By Guest Author Molly Kaye, aka Mom
Nico and I returned from his birth country in January, and Nico headed back to school. Since our return, his teacher has commented how different he seems. She says he is participating more eagerly in class and is more open and engaging. He was always a popular and charismatic kid, but now he seems more confident and self-assured.
He presented the videos we made to his class, and did very well. His teacher asked him if he would be willing to present his adoption video, the compilation I made from ten years ago when we took the adoption trip, and he eagerly nodded and said, “YES!” It is amazing to me that he is now so willing to put his adoption story front and center in his classroom! That is definitely a change. Not that he was secretive about it before, but sharing that aspect of his life wasn’t something he sought out opportunities to do.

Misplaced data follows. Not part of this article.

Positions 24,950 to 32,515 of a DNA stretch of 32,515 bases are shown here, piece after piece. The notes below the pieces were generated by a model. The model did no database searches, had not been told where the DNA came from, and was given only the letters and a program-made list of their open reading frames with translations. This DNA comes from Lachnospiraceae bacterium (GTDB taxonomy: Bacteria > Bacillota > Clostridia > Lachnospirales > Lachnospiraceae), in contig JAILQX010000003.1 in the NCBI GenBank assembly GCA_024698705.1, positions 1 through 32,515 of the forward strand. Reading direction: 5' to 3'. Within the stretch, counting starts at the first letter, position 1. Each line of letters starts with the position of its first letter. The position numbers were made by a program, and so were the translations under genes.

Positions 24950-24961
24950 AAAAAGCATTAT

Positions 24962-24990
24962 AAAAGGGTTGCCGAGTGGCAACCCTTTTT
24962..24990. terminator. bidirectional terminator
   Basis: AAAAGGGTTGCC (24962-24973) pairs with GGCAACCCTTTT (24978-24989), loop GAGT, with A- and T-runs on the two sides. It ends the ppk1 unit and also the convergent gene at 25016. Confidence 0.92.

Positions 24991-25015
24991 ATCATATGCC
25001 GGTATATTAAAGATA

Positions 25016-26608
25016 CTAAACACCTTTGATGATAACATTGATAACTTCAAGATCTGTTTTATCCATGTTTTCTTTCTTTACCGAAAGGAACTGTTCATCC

He’s now very proud to be Vietnamese, wears his Ho Chi Minh shirt everywhere, and has a big Vietnamese flag on his bedroom wall.
I think Vietnam was mostly an abstraction before the trip. He now sees his genetic and cultural heritage in context, and though he doesn’t want to live in Vietnam, he wants to go back and find the woman who cared for him in the orphanage, to know her, to express his gratitude to her, since, in his words to me, “She is the closest thing I had to a mother, besides you.” Indeed she is.
Nico Ingebrand, age 10, and his mom Molly Kaye traveled with Vietnam Ties.